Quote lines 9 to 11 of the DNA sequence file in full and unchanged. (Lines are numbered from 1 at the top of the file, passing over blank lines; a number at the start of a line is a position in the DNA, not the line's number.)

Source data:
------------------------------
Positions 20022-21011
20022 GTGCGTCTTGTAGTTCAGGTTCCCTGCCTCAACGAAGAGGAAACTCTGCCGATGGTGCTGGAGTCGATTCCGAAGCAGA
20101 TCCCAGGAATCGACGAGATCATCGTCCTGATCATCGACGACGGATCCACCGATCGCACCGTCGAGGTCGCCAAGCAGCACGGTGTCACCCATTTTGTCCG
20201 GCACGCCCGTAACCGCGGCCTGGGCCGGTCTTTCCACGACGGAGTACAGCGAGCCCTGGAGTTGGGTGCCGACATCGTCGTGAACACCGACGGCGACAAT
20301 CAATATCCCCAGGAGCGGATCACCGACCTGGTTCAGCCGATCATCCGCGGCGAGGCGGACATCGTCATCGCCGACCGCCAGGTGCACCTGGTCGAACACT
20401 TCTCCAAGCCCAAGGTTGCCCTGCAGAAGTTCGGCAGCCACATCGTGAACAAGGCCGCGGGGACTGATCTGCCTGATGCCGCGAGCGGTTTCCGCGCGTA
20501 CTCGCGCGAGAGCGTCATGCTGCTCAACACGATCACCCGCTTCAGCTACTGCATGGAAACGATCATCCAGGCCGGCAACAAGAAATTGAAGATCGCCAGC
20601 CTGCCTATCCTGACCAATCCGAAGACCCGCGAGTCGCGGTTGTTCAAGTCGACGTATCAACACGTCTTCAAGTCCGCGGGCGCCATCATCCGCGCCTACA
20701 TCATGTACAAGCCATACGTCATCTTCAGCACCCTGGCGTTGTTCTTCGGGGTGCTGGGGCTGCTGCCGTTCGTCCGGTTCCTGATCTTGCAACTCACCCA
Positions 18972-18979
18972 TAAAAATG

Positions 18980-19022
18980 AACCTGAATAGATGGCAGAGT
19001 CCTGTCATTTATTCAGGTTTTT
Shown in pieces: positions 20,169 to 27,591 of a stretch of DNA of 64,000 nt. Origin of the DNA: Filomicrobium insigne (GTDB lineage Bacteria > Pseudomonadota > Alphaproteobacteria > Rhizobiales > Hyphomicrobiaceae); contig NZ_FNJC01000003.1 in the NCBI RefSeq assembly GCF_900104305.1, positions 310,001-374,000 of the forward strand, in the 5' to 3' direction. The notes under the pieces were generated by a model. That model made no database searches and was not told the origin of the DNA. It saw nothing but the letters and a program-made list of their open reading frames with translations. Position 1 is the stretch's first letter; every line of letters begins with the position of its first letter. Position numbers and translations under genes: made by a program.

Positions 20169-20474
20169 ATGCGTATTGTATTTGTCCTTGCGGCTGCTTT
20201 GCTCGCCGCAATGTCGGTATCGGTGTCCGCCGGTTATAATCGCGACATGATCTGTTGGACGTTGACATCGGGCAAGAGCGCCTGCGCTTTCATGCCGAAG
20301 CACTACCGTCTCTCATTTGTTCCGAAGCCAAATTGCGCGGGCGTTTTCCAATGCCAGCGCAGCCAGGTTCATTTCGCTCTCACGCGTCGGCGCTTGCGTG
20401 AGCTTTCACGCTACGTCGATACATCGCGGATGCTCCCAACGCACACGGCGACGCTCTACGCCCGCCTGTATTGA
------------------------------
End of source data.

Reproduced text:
20701 TCATGTACAAGCCATACGTCATCTTCAGCACCCTGGCGTTGTTCTTCGGGGTGCTGGGGCTGCTGCCGTTCGTCCGGTTCCTGATCTTGCAACTCACCCA
Positions 18972-18979
18972 TAAAAATG